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Gordon races into rarified air

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INDIANAPOLIS – When Jeff Gordon was introduced to the racing world, he was a teenaged racing prodigy from Pittsboro running Midwestern bullrings on ESPN’s Thursday Night Thunder.

He fast became a racing superstar when he won the inaugural Brickyard 400 as a mustachioed 23-year-old – and followed with a resume of wins and championships that turned him into a racing legend.

Now, a veteran 43-year-old likely nearing the twilight of his career, Gordon has entered racing’s version of rarified air – becoming the first driver to win five major races on the Indianapolis Motor Speedway oval.

Gordon won Sunday’s Brickyard 400 with a 2.325-second margin over Kyle Busch. But the way he won was a microcosm of the years he’s brought a car to his home track.

“You never know when your next win is going to come,” Gordon said. “We’ve been close a couple of times to getting No. 5. Every time I come here to Indianapolis, I feel like we have a shot at winning. It’s just a special place. I love racing here.”

Gordon adds to a resume that has seen him win three Daytona 500s, four championships in NASCAR’s top series, and now five Brickyard 400s.

“As a kid growing up, I idolized the drivers who raced here,” Gordon said. “The difference is, Daytona, it’s a restrictor plate track, drafting, avoiding wrecks. Here, it’s a total team effort. You have to have a good racecar, you have to have good pit stops, have the right strategy.  In my opinion, for me personally, this is it. This is as good as it gets.”

Gordon now takes aim at his fifth championship – and his first since 2001. He currently leads the Sprint Cup points standings with a 24-point lead over teammate Dale Earnhardt Jr., and has clinched a spot in the 10-race Chase for the Sprint Cup.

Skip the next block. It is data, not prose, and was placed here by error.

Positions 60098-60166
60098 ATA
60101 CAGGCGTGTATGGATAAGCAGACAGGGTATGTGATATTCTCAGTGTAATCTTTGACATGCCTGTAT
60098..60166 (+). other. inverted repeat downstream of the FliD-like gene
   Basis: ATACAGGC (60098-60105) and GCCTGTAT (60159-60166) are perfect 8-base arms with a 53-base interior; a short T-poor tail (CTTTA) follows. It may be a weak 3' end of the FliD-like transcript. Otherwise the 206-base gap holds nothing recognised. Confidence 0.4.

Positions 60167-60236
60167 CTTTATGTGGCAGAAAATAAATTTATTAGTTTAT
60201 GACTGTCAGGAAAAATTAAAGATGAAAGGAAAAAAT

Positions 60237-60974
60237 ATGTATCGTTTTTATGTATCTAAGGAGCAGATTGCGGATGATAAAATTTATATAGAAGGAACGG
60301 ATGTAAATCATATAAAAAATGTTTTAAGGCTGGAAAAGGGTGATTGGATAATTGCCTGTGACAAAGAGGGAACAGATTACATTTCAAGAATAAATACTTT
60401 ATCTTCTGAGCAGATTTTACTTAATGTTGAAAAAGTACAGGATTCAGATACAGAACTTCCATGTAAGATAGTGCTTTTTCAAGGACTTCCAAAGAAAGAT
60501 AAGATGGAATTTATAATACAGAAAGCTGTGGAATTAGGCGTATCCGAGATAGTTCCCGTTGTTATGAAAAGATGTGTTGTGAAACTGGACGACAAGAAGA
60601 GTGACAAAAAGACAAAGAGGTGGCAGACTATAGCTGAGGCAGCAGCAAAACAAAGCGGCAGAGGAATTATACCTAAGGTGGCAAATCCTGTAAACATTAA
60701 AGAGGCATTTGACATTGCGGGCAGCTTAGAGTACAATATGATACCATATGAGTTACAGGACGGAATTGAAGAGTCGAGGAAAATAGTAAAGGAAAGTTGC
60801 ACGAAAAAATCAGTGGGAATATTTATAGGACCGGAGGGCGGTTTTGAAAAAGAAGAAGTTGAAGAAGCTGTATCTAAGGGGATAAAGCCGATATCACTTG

Sunday’s victory was his second of the year and the 90th of his career. He is 10 wins shy of joining Richard Petty and David Pearson as the only NASCAR drivers to win 100 races in the top series.

But the championship chase has rejuvenated him.

“These two guys beside me play a big role,” Gordon said of car owner Rick Hendrick and crew chief Alan Gustafson. “My wife and kids play a big role. Seeing them experience coming to the racetrack, seeing me experience Victory Lane, those things change your perspective on what’s important to you and how much effort you want to put into something.

“You feel you’ve won all you can win, you’ve won four championships, a guy like Jimmie Johnson starts dominating. You lose the motivation. With Alan coming so close with Mark to winning the championship, the drive he has, how good his racecars are, I don’t want to be the weak link. It’s pushed me to work harder.”

One lap after starting the race on the outside of the front row, he was drafting polesitter Kevin Harvick down the frontstretch and passing him in Turn 1. From there, Gordon was one of a handful of serious contenders, despite a threat of rain and teams trying multiple pit strategies early in the race.

Gordon’s fifth win also featured a late-rate two-man shootout for first, and a memorable restart.

The restart will be cemented in the 21-year-old race’s lore. Starting on the outside lane alongside Kasey Kahne – with whom he had been battling nose-to-tail for all of the previous stint – Gordon went into Turn 1 side-by-side with Kahne and held the position. Gordon pulled into the lead off Turn 2 while Kyle Busch, Denny Hamlin and Matt Kenseth all roared past Kahne.  

“I know it didn’t go well for Kasey,” Gordon said. “We both got really sideways. We knew that was for the win. He got me in Pocono last year on a restart. I love Kasey, I love racing with him. I wanted to be able to race him for this win. I’m glad it went well.”

“It was all about who was going to get to the backstretch first was going to win the race,” Hamlin said. “(Gordon) did the best job of that.”